2018 Recap of This Year’s Dreadful Flu Season

Posted on 14 February 2018

If you’ve had it already – you know. If you haven’t had it – you may be freaking out a little. This year’s flu season has officially been the worst in decades. True enough, the news of fatalities is frightening. But for those who have been hit with a two-week (or three-week) infirmity, it really confirms the intensity and severity of this year’s flu season. For those who are wondering, there are two reasons for the appalling outcomes. Firstly, statistics show that fewer people received a flu shot this year. Secondly, and more important, the vaccine has had very low effectiveness rates.

Why is the 2018 flu season so much more alarming?

This year’s flu season may be feeling worse than usual because it hit everyone at once – at the office, at the gym, even at daycare. And many health clinics have noticed. It seems that traditional “peaks” are no more – this flu season it’s just one peak running through December and January.

The bad news is that most experts are saying that we're only halfway through. As usual, the worst hit are the very old and the very young. But for some reason, “baby boomers” are getting hit harder than usual. The reasons for this are unclear, but suffice to say it’s a combination of factors.

If you’re a “baby boomer” and haven’t had the flu shot yet, it may be advisable to be cautionary and get the shot. And while other anti-flu precautions are highly recommended, experts say that it’s not too late to get the vaccine. They reiterate their advice with “better late than never”.

As for naysayers, it's actually true that one can get the flu even with the vaccine. But the upside is that symptoms will be less severe. As well, when vaccinated, the likelihood of being a so-called carrier is decreased. This is particularly relevant so as not to contaminate an elderly person.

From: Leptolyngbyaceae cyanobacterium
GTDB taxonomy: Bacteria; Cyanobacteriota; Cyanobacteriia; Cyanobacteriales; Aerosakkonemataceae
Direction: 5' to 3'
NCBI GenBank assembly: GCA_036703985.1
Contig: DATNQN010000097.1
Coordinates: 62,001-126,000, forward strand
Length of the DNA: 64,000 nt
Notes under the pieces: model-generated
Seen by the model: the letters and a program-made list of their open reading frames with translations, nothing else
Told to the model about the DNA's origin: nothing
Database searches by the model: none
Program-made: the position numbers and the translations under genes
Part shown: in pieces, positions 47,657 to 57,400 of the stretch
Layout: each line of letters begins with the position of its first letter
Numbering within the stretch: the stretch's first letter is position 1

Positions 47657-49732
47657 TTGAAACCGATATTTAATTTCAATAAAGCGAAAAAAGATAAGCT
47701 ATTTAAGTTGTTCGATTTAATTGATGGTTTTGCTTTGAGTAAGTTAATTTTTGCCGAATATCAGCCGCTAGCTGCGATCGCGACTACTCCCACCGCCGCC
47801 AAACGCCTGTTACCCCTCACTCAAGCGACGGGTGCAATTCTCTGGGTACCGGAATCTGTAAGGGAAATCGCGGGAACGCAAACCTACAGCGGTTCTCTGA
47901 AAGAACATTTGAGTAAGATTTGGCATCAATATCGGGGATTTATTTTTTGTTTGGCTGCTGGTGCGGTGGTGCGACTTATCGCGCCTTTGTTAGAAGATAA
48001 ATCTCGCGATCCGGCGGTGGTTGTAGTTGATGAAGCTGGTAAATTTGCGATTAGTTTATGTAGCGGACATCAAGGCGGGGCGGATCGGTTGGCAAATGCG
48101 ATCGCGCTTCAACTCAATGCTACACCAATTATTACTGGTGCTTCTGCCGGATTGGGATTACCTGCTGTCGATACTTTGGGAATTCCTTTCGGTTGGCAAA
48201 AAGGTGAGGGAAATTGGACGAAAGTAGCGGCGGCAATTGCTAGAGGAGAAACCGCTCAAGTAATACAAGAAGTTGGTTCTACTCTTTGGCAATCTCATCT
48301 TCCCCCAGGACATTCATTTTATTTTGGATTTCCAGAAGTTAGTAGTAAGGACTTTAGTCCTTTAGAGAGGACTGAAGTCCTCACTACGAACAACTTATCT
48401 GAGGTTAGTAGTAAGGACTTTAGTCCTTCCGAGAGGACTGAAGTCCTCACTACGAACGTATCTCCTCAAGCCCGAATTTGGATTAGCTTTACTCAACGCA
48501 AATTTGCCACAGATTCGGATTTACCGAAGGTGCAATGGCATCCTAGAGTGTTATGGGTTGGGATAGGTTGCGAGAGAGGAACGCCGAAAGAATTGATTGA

Here’s some helpful advice for preventing the flu

  • Although diet, vitamins, and immune boosters are a great start, keeping clean and germ free is probably the most critical through flu season. Here, it’s critical to wash hands often; to avoid touching unclean surfaces; to stay away from the sick; and to take extra care with the weather.
  • For those who are working in an office environment, the space should be cleaned and sanitized.
  • Germs of all kinds can thrive and spread in an unclean office space. This is the time for extra focus on office cleaning (and especially in the more public places like the kitchen and washroom).
  • Probably the worst thing about an office, or waiting room, or workplace, is that everyone is so “contained” – and that means that coughing and sneezing can compromise others in the space. We can think that others might take precautions when wheezing, but its best to stay clear.

Needless to say, it’s much better not to get sick!

Even with all the precautionary measures, this year’s flu bug may well hit home. And here, all of the experts agree that staying home for recovery is the best. It’s the best place to recoup, and the best place to stay away from others. It’s all about containing, without spreading, that nasty flu.

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